Scientists funded by the National Science Foundation (NSF) and affiliated with the Woods Hole Oceanographic Institution (WHOI) have detected a plume of hydrocarbons at least 22 miles long and more than 3,000 feet below the surface of the Gulf of Mexico, a residue of the BP Deepwater Horizon oil spill.
The 1.2-mile-wide, 650-foot-high plume of trapped hydrocarbons was detected during a 10-day subsurface sampling effort from June 19-28, 2010 near the wellhead. The results provide a snapshot of where the oil has gone as surface slicks shrink and disappear.
The study — which was enabled by three rapid response grants from NSF”s chemical oceanography program, with additional funding from the U.S. Coast Guard and NOAA through the Natural Resource Damage Assessment Program — confirms once again that a continuous plume was found “at petroleum hydrocarbon levels that are noteworthy and detectable,” according to researchers working on the study.
The researchers measured petroleum hydrocarbons in the plume and, using them as an investigative tool, determined that the source of the plume could not have been natural oil seeps but had to have come from the Deepwater Horizon blowout at the Macondo well.
They reported that deep-sea microbes were degrading the plume relatively slowly, and that it was possible that the plume had and could persist for some time if the rate of microbial degradation or the dilution of the plume does not accelerate.
NSF has so far issued a total of 90 RAPID grant awards to investigators; the grants to date are worth $10.2 million for study of the spill. NSF has invested an additional $3 million in ship-related operating costs.
The research team working on this study based its findings on some 57,000 discrete chemical analyses measured in real time during a June 19-28, 2010, scientific cruise aboard the R/V Endeavor, which is owned by NSF and operated by the University of Rhode Island.
The scientists accomplished the feat using two advanced technologies: the autonomous underwater vehicle (AUV) Sentry and a type of underwater mass spectrometer known as TETHYS (Tethered Yearlong Spectrometer).
The researchers began tracking the plume about three miles from the well head and out to about 22 miles (35 kilometers) — until the approach of Hurricane Alex forced them away from the study area.
Whether the plume”s existence poses a significant threat to the Gulf is not yet clear, the researchers say.
The mass spectrometer used in this study was developed by researchers working in close industrial partnership with Monitor Instruments Co. in Cheswick, Pa., through a grant from the National Ocean Partnership Program.
The TETHYS — which is small enough to fit within a shoebox — is capable of identifying minute quantities of petroleum and other chemical compounds in seawater instantly.
Sentry, funded by NSF and developed and operated by WHOI, is capable of exploring the ocean down to 14,764 feet (4,500 meters) depth. Equipped with its advanced analytical systems, it was able to criss-cross plume boundaries continuously 19 times to help determine the trapped plume”s size, shape, and composition.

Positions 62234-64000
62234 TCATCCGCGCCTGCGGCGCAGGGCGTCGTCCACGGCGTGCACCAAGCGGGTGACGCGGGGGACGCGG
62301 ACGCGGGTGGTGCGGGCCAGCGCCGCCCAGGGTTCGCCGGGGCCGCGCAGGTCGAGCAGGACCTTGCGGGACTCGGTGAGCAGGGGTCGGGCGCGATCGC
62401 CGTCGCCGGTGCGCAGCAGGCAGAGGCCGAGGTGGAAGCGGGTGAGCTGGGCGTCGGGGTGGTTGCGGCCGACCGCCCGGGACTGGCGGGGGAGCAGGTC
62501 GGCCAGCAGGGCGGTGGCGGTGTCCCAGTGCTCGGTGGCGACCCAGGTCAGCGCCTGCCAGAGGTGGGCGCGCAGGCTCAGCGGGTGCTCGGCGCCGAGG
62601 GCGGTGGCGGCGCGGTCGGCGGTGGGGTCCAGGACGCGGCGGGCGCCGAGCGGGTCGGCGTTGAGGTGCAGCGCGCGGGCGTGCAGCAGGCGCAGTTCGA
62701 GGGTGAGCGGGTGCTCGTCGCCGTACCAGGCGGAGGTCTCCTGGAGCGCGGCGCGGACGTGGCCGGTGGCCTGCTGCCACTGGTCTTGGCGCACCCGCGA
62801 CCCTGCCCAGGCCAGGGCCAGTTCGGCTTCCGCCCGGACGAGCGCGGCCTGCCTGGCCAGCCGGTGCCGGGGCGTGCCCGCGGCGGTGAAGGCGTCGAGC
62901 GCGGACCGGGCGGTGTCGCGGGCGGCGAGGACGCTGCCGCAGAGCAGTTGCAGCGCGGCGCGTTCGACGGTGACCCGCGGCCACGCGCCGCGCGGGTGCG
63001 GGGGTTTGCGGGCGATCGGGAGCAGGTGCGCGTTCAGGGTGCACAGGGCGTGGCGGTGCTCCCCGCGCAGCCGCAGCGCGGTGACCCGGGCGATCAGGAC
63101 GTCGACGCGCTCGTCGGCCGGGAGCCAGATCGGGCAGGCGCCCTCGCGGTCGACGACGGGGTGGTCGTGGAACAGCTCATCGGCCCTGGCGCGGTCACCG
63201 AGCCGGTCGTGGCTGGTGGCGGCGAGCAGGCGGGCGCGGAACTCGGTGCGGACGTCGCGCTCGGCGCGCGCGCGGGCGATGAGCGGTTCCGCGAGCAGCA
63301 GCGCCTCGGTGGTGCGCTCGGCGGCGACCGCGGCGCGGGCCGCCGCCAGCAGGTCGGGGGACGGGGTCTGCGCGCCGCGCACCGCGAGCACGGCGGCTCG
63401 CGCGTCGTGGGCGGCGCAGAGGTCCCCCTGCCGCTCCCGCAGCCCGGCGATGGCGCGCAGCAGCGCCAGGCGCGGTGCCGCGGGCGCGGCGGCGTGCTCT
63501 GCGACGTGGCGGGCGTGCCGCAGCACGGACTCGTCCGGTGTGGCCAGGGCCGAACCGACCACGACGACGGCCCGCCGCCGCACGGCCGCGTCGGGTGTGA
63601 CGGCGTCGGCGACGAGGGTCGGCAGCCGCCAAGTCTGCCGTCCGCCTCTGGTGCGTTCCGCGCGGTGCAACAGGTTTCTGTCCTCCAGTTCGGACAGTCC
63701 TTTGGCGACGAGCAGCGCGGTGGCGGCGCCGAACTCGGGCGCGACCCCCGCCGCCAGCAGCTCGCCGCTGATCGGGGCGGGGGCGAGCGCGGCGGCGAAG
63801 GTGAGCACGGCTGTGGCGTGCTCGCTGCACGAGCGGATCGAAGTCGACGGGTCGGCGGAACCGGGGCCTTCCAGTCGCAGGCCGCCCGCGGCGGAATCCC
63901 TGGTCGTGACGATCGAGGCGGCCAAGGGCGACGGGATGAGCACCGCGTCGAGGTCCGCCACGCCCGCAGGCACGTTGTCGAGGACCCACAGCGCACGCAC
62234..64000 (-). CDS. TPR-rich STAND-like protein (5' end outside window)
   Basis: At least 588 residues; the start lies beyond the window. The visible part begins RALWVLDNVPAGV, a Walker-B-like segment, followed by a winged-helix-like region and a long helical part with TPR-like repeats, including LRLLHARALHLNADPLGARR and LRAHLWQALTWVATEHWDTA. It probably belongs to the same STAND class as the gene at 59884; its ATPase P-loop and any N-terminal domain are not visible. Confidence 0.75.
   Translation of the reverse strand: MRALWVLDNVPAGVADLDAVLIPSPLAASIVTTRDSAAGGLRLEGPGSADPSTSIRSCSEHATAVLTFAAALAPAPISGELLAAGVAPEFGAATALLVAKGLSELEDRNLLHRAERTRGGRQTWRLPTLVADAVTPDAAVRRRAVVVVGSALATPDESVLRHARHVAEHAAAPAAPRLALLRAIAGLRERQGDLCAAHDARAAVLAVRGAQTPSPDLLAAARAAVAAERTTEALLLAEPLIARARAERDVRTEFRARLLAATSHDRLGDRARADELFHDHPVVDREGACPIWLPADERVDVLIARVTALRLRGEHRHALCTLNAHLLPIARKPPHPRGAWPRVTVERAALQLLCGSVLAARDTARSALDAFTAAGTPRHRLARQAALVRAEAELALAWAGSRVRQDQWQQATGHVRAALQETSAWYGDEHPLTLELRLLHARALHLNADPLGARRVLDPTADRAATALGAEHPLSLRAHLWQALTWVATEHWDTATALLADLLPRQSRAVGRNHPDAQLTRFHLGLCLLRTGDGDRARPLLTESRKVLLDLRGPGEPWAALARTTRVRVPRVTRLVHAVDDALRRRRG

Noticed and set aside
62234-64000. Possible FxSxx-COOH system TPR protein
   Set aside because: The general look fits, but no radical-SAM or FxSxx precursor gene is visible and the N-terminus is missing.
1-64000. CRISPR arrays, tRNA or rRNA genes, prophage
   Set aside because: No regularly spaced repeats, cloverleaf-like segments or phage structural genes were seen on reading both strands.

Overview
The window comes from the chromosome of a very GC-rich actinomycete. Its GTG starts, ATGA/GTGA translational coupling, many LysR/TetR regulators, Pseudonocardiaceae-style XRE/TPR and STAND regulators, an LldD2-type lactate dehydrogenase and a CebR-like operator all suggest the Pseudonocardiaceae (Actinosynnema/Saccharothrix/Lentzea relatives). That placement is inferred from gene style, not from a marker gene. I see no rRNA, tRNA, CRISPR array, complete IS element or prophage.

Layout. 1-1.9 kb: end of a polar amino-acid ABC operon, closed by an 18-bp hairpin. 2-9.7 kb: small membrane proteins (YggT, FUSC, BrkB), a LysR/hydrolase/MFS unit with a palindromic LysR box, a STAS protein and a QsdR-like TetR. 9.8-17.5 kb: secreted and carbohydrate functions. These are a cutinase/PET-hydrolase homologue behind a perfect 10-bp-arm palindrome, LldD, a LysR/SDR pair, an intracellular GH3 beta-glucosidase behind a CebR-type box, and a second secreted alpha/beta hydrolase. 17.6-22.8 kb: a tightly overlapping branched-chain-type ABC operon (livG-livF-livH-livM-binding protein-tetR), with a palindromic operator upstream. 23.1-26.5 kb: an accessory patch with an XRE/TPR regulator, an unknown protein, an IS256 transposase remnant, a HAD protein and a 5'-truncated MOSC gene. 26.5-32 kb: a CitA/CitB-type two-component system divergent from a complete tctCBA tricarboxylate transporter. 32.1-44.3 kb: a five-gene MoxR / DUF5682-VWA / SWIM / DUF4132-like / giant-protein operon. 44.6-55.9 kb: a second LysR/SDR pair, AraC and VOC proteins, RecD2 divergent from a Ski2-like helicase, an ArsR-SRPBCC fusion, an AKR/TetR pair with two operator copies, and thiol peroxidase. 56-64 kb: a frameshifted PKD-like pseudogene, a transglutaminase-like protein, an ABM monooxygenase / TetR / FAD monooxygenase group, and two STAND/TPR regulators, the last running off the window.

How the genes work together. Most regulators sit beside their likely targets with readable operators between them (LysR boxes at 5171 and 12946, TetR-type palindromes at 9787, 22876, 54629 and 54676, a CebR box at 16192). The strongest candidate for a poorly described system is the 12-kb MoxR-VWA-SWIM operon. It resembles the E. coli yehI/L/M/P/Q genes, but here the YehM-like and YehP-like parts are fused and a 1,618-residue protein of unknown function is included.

This knowledge of the plume structure guided the team in collecting physical samples for further laboratory analyses using a traditional oceanographic tool, a cable-lowered water sampling system that measures conductivity, temperature, and depth (CTD). This CTD, however, was instrumented with a TETHYS. In each case, the mass spectrometer was used to positively identify areas containing petroleum hydrocarbons.
In previous research, investigators relied mostly on a conventional technique called vertical profiling. Researchers working on this study scanned large areas horizontally, which enabled them to target the vertical profiles more effectively. The methods provided much better information about the size and shape of the plume.
The researchers detected a class of petroleum hydrocarbons at concentrations of more than 50 micrograms per liter. The water samples collected at these depths had no odor of oil and were clear. But researchers say this is not to say the plume isn”t harmful to the environment.
Contrary to previous predictions by other scientists, researchers found no “dead zones,” regions of significant oxygen depletion within the plume where almost no fish or other marine animals could survive. They attributed the discrepancy to a potential problem with more modern measuring devices that can give artificially low oxygen readings when coated by oil.
The team on Endeavor used an established chemical test developed in the 1880s to check the concentration of dissolved oxygen in water samples, called a Winkler titration. Of the dozens of samples analyzed for oxygen only a few from the plume layer were below expected levels, and even these samples were only slightly depleted.
Gas chromatographic analyses of plume samples confirm the existence of benzene, toluene, ethybenzene, and total xylenes, together called BTEX, at concentrations in excess of 50 micrograms per liter. While the plume is not pure oil, researchers say it does contain oil compounds.